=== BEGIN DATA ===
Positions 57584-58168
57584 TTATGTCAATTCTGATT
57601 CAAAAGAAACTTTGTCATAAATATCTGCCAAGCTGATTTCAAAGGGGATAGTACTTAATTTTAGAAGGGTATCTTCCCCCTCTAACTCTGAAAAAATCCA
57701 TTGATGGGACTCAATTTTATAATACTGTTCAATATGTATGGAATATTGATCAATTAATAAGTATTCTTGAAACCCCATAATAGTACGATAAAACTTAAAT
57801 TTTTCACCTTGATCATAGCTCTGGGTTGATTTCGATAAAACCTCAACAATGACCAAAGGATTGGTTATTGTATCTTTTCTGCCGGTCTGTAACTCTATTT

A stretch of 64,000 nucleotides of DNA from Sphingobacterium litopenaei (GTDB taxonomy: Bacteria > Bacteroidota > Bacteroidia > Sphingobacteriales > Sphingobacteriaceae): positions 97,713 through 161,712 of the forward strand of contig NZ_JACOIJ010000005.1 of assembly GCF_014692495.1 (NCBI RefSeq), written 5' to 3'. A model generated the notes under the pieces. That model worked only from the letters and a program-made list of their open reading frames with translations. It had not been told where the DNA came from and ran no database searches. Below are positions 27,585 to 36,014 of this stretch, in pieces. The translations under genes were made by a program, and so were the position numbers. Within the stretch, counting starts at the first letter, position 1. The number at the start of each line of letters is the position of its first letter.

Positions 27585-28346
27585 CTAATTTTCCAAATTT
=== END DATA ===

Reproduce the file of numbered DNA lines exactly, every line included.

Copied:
Positions 57584-58168
57584 TTATGTCAATTCTGATT
57601 CAAAAGAAACTTTGTCATAAATATCTGCCAAGCTGATTTCAAAGGGGATAGTACTTAATTTTAGAAGGGTATCTTCCCCCTCTAACTCTGAAAAAATCCA
57701 TTGATGGGACTCAATTTTATAATACTGTTCAATATGTATGGAATATTGATCAATTAATAAGTATTCTTGAAACCCCATAATAGTACGATAAAACTTAAAT
57801 TTTTCACCTTGATCATAGCTCTGGGTTGATTTCGATAAAACCTCAACAATGACCAAAGGATTGGTTATTGTATCTTTTCTGCCGGTCTGTAACTCTATTT

A stretch of 64,000 nucleotides of DNA from Sphingobacterium litopenaei (GTDB taxonomy: Bacteria > Bacteroidota > Bacteroidia > Sphingobacteriales > Sphingobacteriaceae): positions 97,713 through 161,712 of the forward strand of contig NZ_JACOIJ010000005.1 of assembly GCF_014692495.1 (NCBI RefSeq), written 5' to 3'. A model generated the notes under the pieces. That model worked only from the letters and a program-made list of their open reading frames with translations. It had not been told where the DNA came from and ran no database searches. Below are positions 27,585 to 36,014 of this stretch, in pieces. The translations under genes were made by a program, and so were the position numbers. Within the stretch, counting starts at the first letter, position 1. The number at the start of each line of letters is the position of its first letter.

Positions 27585-28346
27585 CTAATTTTCCAAATTT